Today’s readings made me think of how sophisticated we humans are. That’s not meant to be a compliment. Most of us use the term “sophisticated” with a positive connotation. But if you look the term up in the dictionary it has many definitions. The one we usually think of is this:

“worldly-wise; not naïve.” We associate it with socialites, politicians, lawyers, even journalists. We respect people who are sophisticated.

But we should read all the definitions to realize how much like the people in today’s readings we really are.

In the first reading from the Book of Deuteronomy, through Moses, God reminds people how simple his commandments are. But he also knows how sophisticated his people have become. So he warns us:

“You must add nothing to what I command you, and take nothing from it, but keep the commandments just as I lay them down for you. Keep them and other peoples will admire your wisdom and prudence.”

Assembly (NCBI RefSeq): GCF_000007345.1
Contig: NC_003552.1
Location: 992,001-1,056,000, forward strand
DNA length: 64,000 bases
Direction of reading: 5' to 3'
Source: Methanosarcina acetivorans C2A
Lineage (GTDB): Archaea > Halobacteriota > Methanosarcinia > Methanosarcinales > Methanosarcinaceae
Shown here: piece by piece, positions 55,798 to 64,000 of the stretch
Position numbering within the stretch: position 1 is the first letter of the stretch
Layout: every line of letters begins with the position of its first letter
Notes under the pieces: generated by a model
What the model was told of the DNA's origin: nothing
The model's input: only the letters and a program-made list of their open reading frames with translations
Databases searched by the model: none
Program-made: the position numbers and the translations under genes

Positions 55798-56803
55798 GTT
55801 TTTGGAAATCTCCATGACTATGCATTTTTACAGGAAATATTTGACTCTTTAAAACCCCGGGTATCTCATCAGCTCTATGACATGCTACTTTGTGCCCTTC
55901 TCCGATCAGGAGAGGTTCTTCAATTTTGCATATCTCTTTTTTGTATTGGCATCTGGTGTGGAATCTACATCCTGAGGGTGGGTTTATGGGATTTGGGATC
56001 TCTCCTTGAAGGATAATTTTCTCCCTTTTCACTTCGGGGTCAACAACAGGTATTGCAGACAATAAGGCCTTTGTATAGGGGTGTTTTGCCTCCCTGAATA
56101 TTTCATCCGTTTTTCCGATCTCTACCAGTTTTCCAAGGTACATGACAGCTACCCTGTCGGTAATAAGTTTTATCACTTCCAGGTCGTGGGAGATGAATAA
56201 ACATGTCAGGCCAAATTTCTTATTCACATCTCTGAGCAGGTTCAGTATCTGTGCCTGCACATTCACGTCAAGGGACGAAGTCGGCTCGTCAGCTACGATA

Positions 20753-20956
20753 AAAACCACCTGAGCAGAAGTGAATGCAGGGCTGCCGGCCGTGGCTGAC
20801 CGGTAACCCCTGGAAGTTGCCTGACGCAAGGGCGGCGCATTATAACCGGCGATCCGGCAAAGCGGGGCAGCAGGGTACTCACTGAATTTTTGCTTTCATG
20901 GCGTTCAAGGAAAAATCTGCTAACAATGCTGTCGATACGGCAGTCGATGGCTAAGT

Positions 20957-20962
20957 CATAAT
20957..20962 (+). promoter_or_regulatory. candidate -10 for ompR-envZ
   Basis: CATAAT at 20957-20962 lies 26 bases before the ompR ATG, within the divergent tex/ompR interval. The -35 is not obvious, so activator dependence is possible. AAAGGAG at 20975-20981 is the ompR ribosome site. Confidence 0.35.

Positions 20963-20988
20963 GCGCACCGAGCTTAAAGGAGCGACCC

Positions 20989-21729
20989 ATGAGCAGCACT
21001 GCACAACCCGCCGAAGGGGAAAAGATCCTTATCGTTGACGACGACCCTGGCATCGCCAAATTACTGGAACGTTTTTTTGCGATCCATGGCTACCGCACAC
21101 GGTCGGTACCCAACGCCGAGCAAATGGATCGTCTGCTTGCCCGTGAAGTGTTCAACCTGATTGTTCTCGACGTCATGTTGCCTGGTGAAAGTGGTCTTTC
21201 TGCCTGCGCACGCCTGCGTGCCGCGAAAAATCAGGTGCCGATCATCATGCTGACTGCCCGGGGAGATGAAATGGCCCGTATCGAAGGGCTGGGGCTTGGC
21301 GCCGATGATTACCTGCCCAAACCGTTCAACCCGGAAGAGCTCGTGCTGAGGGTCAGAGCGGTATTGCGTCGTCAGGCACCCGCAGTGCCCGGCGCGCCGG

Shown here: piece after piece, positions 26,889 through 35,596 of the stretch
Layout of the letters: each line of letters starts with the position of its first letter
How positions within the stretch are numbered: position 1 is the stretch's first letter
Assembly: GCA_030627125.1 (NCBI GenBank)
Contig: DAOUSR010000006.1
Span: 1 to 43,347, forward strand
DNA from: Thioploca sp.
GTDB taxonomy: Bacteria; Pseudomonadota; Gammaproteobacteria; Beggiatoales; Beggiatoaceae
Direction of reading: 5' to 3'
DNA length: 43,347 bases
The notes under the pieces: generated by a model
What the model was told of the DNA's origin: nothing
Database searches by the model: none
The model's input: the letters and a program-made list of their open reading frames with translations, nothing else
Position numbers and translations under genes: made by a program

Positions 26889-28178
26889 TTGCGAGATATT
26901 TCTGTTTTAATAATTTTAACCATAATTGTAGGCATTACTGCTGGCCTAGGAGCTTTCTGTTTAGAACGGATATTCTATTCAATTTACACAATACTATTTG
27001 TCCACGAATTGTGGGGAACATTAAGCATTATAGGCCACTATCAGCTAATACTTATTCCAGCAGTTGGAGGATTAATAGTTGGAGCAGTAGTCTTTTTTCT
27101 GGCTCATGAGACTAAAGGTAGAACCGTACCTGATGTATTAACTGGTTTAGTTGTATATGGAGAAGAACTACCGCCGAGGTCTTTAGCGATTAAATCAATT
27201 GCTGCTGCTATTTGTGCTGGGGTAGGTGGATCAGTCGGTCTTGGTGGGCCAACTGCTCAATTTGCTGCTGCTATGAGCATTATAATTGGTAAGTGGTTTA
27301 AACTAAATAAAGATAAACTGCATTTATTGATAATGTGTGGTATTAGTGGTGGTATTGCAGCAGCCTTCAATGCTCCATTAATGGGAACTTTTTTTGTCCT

Then in the Gospel, Jesus responds to the sophisticated Pharisees who challenge his disciples for not following Jewish laws of cleanliness:

“Nothing that goes into someone from outside can make that person unclean,” he says. “It is the things that come out of someone that make that person unclean. For it is from within, from the heart, that evil intentions emerge: fornication, theft, murder, adultery, avarice, malice, deceit, indecency, envy, slander, pride, folly.”

Jesus does a good job there summarizing what the beautifully simple 10 commandments warn against. He also gives a good definition of sophistication’s bad connotations. The term is defined by as both an adjective and a verb.

First the adjective:

“mixed with a foreign substance, impure; no longer simple or natural.”

Now the verb:

“To make less natural, simple, or ingenuous; make worldly-wise. To alter; pervert; to sophisticate a meaning beyond recognition.

I think too often we all resemble that remark. Let’s pray for wisdom and prudence to overcome our sophistication.